Home » Sometimes Engine Parts Remind You Of Biological Things: Cold Start

Sometimes Engine Parts Remind You Of Biological Things: Cold Start

Cs Fiatspider

I sure do love cutaway diagrams of cars, like I’m sure we all do, right? Sometimes I like to quickly glance at them and try to see what element grabs my eye most – the punctum of the image, as I’ve discussed here before. In the case of this 1968 Fiat 850 Spider, I think the punctum is that exhaust manifold, which feels oddly biological, like a ribcage.

Seeing this, and making this mental association reminded me of how, when I was a kid, my mom would tell me that she didn’t like the various Baja Beetles I used to eagerly point out on the road as we drove, because she thought they looked too “intestinal” from the rear.

I’m pretty sure she was referring to the headers that were usually visible on these. I’m not sure I really knew what she was going on about then, because I just thought they were cool, period, but I think I see it now.

I still think they’re cool, though, intestinal or not.

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16 Responses

  1. Saw and NSU spider with a Wankel motor in it over the weekend. if David ever gets back to KS and has a day to trip, you two should visit Pioneer Village in Minden Nebraska. So many weird and wonderful cars and lots of other stuff.

  2. Jason, don’t know if you mom ever worked in medicine but all it takes is one look at an omphalocele and you cannot “unsee” it. Those Baja Bug guts may have just brought back some tough memories for her.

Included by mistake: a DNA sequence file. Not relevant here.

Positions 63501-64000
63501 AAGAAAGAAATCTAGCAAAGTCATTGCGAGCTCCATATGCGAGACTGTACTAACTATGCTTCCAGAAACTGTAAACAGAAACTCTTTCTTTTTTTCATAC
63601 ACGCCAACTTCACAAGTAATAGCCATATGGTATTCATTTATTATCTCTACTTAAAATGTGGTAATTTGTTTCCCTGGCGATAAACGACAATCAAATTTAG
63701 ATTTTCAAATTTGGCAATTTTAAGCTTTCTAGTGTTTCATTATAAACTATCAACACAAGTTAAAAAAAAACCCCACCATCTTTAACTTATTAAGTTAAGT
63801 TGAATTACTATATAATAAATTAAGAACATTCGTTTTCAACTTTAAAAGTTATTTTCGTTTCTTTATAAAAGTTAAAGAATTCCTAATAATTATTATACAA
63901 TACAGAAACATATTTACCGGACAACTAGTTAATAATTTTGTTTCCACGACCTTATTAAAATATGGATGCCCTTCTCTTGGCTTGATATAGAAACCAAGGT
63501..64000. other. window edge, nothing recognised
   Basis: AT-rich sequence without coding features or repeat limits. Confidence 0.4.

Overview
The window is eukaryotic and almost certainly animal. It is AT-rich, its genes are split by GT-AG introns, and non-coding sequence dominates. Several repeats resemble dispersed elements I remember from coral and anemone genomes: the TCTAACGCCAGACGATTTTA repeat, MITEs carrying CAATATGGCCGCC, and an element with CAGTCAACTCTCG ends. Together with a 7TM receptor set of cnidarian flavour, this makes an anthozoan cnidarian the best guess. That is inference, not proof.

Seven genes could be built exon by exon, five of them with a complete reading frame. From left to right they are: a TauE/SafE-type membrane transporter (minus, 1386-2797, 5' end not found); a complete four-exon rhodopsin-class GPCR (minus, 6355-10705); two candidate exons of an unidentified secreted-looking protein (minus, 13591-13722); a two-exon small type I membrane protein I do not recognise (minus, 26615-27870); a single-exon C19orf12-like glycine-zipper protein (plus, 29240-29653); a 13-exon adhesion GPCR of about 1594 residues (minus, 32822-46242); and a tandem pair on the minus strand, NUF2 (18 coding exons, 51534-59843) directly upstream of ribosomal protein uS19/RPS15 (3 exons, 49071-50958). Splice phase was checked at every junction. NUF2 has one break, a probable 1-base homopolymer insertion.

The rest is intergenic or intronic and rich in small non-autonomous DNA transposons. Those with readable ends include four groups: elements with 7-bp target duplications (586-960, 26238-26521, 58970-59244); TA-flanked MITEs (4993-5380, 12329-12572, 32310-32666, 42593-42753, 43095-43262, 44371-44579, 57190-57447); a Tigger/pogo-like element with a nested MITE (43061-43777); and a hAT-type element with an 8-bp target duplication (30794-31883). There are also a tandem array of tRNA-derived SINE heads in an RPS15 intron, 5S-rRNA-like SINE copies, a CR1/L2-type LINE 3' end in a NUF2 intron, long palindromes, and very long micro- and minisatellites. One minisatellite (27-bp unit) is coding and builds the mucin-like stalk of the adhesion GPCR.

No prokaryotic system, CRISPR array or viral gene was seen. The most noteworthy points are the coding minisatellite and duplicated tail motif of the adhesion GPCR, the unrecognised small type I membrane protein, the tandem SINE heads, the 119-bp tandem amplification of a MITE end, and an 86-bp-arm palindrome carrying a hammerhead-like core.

Or maybe she just liked cars without the innards visible.

  3. I had a 1967 Fiat 850 Spider. Fun little car, you could drive it flat out all day long – and nobody would notice. Lightly modified and some radial tires made it a fun autocross vehicle. It was thoroughly rusted out after 2 New England Winters.

    1. Based on the teardowns from the I Do Cars channel, Toyota engines frequently have biologically-shaped water pump passages. They’re not the only ones, but it seems to be more consistent with them.

  4. Before I was an engineer I was a 2T351 in the USAF, basically a mechanic. Specialized in heavy duty vehicles, bulldozers, road graders, etc. Worked on a lot of hydraulic systems and rebuilt more than a few cylinders.

    I remember in my college intro-bio course getting into how muscles worked and it just hit me; muscles are just one-way hydraulic cylinders. That revelation and the fact that holes in bones are called “foramina” are about the only things I retained from that class.
    So, long way around to heartily agree that sometimes engines or other mechanical things feel like biological things.

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